CA74 The Incoherence of God (pt. I)



Can we make any sense of the idea of god? God is supposed to be an omniscient, omnipotent, omnibenevolent, timeless, spaceless, immutable, disembodied conscious mind. We begin our series on igtheism by discussing several problems with these divine attributes. Is god unintelligible? Is this episode unintelligible? You’ll have to be the judge.

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Music by ichika Nito and was used with permission.

/ Resources on Igtheism /

Atheism: A Philosophical Justification – Michael Martin [Amazon]

Ozymandias Ramses II on Theological Noncognitivism – Steve McRae Show [YouTube]

Response to Matt Dillahunty’s Criticism of Igtheism [YouTube]

TMM on Igtheism [YouTube]

YouTube Playlist on Igtheism [YouTube]

Atheism: The Case Against God – George Smith [Google Books]

A Disproof of God’s Existence – Colin McGinn [Skeptic]


5 thoughts on “CA74 The Incoherence of God (pt. I)

  1. Why does God need to experience something bodily to have complete knowledge of it? Your assumption is not compatible with the definition of omnipotence (all powerful). An omnipotent being would have the (power) to gain complete knowledge of something without bodily experience. By saying such you’ve violated the definition of omnipotence rather than providing a contradiction to the omniscience trait as you assert.

    1. What do you think about the knowledge argument (Mary the color scientist)? My assumption is that there is a knowledge by acquaintance that one gains by having the experience. God is essentially Mary for all experiences that involve a body — god can’t possess every aspect of bodily knowledge *unless* we have a particular materialist interpretation of the knowledge argument. It’s logically impossible for a mind to be disembodied and omniscient. Of course, if you want to just wave your hand and invoke magic, then sure, none of this has to make sense. But I’m assuming that we can make rational sense of god’s attributes. If we can’t, that’s a deep problem for theism. If we can, theists must find a rationally intelligible answer to god’s lack of embodied knowledge and his omniscience. Is there or is there not a type of knowledge that can only be had through direct acquaintance?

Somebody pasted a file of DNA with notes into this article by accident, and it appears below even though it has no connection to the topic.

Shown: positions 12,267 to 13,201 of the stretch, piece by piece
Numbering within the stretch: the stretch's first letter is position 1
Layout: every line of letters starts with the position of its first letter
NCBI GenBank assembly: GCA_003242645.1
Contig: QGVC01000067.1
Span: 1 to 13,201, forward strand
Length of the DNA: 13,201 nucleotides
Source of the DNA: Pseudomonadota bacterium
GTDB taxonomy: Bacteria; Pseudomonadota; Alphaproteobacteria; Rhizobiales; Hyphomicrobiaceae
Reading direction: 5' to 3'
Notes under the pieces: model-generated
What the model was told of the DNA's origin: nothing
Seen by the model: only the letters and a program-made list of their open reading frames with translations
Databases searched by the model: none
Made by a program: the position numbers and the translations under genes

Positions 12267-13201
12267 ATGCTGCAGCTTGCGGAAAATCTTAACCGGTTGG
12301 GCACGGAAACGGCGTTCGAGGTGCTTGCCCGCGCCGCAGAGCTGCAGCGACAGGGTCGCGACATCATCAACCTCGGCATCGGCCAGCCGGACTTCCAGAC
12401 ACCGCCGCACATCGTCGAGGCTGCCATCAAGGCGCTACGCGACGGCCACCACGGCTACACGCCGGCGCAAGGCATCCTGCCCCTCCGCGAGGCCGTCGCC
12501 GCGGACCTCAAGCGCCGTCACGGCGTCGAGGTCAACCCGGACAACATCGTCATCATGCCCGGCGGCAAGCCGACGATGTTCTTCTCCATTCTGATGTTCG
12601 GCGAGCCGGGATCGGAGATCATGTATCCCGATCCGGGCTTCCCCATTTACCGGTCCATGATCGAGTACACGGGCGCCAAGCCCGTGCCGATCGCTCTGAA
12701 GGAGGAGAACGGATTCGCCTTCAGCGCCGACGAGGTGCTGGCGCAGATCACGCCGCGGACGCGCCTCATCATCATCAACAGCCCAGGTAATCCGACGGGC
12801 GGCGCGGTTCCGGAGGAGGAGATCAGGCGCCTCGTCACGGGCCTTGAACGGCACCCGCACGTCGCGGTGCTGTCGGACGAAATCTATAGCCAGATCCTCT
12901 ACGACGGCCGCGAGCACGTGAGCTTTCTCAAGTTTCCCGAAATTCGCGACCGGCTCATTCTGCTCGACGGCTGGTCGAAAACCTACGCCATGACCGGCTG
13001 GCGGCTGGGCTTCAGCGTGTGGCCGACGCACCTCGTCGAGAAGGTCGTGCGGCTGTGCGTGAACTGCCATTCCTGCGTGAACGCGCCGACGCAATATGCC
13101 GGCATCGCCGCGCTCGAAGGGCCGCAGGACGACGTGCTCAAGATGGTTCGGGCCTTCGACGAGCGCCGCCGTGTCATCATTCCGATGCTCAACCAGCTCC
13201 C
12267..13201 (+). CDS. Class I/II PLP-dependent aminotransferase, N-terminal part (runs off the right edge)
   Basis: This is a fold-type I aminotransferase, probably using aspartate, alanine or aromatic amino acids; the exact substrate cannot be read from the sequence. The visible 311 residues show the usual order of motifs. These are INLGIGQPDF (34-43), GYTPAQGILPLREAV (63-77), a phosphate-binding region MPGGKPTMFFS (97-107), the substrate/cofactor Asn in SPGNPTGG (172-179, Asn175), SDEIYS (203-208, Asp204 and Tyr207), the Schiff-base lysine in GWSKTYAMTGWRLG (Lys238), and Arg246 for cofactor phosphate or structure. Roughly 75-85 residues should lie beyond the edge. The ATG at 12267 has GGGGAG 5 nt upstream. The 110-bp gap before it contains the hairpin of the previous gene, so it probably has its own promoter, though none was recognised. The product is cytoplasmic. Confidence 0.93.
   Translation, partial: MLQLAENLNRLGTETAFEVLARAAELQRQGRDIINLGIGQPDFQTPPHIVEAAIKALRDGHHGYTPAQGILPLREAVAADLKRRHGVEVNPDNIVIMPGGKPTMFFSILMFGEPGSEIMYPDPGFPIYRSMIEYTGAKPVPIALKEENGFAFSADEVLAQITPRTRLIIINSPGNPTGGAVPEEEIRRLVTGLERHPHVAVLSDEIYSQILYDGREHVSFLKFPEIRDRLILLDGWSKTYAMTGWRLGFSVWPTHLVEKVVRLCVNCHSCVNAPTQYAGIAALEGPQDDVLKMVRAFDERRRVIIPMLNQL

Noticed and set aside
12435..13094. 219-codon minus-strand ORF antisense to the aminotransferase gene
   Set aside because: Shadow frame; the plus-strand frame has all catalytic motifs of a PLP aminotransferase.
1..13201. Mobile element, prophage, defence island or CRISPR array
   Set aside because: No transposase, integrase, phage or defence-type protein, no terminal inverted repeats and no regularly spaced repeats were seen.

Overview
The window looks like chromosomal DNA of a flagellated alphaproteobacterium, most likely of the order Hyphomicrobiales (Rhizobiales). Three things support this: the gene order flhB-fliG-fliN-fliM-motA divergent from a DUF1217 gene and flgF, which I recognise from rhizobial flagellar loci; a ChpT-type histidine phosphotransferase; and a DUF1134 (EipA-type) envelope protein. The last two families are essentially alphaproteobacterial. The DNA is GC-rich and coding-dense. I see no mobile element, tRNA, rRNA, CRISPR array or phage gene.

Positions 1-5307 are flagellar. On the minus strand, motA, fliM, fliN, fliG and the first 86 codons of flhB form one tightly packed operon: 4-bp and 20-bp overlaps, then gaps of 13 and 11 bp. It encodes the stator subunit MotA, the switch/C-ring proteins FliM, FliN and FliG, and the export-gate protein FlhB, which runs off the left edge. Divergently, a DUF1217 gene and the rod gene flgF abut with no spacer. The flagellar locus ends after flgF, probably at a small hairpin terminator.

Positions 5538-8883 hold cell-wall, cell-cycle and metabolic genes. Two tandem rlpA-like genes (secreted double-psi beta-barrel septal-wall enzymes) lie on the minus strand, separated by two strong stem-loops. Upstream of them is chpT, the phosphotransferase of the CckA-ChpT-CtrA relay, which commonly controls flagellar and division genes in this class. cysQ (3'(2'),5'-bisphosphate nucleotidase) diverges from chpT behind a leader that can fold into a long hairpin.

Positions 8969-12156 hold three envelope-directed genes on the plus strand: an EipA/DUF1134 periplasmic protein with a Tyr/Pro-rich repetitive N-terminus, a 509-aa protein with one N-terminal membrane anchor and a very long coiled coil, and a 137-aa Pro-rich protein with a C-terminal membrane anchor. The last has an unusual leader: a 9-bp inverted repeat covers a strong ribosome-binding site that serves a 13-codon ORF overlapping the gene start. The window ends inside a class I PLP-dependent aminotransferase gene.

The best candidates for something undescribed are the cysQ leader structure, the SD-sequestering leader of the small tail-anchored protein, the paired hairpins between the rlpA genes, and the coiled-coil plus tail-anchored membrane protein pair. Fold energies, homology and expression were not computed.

2. Hi, Emerson.

    I’m a recent Christian who has been listening to your podcast for a couple of months now because I find it valuable listening to the other side.

    It seems to me the argument of Igtheism relies on a material understanding of that which is supernatural, all-powerful, all-knowing, and ever-present. If one believes such things about God, why should one expect that humans, mere creations of this being, would be able to make sense of Him?

    Best,
    Andre

    1. Hey Andre,
      Glad to hear that you’re interested in hearing atheist perspectives! I wish more theists shared your openness. You ask, “Why should one expect that humans, mere creations of this being, would be able to make sense of Him?” I suppose we aren’t required to expect that we would be able to make any rational sense of a god. However, you are a theist. Taking a sort of mysterian attitude towards god undermines the entire project of apologetics and theism more broadly. I’m assuming that we can make rational sense of god and his attributes. If we can’t, that’s a deep problem for theism. Theism is predicated on the notion that we can know all sorts of things about god. I don’t see how one can simultaneously be a theist (rather than a deist or an agnostic, for example) and claim god is unknowable. You can’t claim to know who god is and what he wants every moment of the day, and then retreat into mysterianism as soon as you’re in the hot seat.
      Emerson

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